Utah State’s Brock Warren: ‘You want to be enemies, but as soon as football is over, you’re best friends’

LOGAN, Utah – While there are always players with connections and similarities on football rosters, Utah State seniors Jake Thompson and Brock Warren have seen a lot of the same pages. Both Cache Valley natives, the special teams veterans will leave USU with valuable life experience. Throughout the latter part of their football careers, Warren and Thompson have both battled through disappointment and injuries, fighting through the challenges to become stronger people and players.

For Thompson, the battles started during his senior season at Logan (Utah) High School. Just three games into the season, he tore his ACL, an injury that would prove to dictate the next few years. Utah State was the only collegiate program to maintain its offer to Thompson, an offer he was glad to accept.

“I came up here and started as a freshman, playing with my brother (Josh). I grew up here watching Utah State football, so it was a dream come true to play here,” Thompson said. “It means a lot to be here. “I’ve seen where this program has been and where it’s come. Being able to play in front of your hometown on Saturdays is a really cool experience.”

Though the knee injury took its toll on Thompson, he fought through the rehabilitation process to have a successful freshman year with the Aggies.

“Coming out of high school with an ACL injury isn’t easy,” Thompson said. “My first year here I kicked with a knee brace, which was an interesting adjustment. Everything went well and it’s been a good ride.”

Warren’s struggles came a little bit later. He came to Utah State for the 2012 season, winning the starting kicker position. Though football was never part of his plan – he didn’t start playing until his junior year at Sky View – Warren was grateful for the opportunity to be playing in his hometown.

“It’s huge to be a part of Utah State football and it means a lot to me,” Warren said. “It was nerve-racking at first because I knew so many people in the crowd at games. Having that support group means a ton to me. I love it.”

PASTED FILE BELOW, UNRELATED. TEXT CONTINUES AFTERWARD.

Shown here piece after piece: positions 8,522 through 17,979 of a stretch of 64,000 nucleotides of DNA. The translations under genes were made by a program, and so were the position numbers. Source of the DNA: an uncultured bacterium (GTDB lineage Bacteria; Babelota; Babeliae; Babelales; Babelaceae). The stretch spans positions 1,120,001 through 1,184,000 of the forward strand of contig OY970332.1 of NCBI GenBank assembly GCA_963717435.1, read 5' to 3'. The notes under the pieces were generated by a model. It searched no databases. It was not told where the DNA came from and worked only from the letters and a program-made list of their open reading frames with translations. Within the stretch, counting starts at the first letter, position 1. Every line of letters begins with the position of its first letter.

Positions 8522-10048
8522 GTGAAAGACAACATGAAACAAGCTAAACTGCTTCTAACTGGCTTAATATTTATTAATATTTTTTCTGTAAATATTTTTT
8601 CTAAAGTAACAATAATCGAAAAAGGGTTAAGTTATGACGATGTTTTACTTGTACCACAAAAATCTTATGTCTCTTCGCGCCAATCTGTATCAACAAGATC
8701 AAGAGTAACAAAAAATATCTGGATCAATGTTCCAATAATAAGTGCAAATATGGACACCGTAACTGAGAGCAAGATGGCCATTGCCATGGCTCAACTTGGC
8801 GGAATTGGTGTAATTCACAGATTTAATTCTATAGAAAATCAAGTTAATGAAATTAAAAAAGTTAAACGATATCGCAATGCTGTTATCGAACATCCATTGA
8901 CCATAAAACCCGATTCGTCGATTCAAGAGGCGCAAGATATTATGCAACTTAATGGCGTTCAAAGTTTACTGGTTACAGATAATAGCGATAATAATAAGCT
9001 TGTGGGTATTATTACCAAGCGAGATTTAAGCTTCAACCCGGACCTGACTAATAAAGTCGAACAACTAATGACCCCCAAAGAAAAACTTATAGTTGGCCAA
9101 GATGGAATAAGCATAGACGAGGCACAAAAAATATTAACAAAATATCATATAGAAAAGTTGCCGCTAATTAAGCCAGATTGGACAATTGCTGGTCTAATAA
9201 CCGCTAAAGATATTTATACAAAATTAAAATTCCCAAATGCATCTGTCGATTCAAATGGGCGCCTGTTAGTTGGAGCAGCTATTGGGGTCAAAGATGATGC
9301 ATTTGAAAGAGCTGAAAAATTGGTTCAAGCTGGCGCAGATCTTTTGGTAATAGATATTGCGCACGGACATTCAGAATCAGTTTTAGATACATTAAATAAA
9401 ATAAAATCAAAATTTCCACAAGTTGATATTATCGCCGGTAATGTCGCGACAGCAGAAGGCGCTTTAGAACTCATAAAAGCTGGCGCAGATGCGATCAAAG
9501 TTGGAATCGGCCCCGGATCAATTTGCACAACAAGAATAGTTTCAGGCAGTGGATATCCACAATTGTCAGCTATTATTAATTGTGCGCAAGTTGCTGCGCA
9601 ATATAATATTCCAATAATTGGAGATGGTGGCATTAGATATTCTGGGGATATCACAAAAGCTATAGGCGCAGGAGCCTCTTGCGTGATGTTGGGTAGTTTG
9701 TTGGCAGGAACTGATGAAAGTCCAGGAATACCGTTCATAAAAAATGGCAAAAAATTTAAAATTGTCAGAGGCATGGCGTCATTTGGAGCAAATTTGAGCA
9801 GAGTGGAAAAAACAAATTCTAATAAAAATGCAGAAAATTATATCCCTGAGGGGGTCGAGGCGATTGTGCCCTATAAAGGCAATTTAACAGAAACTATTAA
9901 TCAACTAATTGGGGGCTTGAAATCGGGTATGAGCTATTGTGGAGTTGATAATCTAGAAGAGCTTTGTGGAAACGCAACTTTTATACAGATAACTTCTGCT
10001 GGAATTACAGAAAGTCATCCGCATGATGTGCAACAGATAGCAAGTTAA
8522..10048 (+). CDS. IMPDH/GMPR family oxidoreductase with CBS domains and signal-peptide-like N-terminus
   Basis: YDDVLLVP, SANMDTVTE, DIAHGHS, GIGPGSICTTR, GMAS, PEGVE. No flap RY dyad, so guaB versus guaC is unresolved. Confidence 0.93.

After helping the Aggies to wins over Southern Utah and Utah in the first two weeks of the year, Warren suffered a season-ending groin injury while preparing for a game at Wisconsin. The recovery was slow, as Warren had to fight through not only the injury, but some changes among the USU coaching staff.

“The next year, I was probably only at 70 percent, so coach (Dave) Ungerer didn’t get to see me at my full potential, which set me back another year,” Warren said. “Then finally last year, I won the spot again and had a pretty decent season.”

Though he joined the Aggies as a walk-on, Warren had been told he’d be put on scholarship after earning the starting position after his first fall camp. He earned a medical redshirt for the remainder of his freshman season, then used a regular redshirt the next year. He did not see any action as a sophomore in 2014, but returned to the field for the 2015 campaign. After fall camp that year, Warren received the scholarship he’d set out to earn.

“It was a struggle. It was more frustrating than anything,” Warren said. “When I won the starting spot my freshman year, I was told I’d get put on scholarship, so things were looking up. Then my injury set me back two years. I stayed patient and worked heavily on my fundamentals and that paid off.”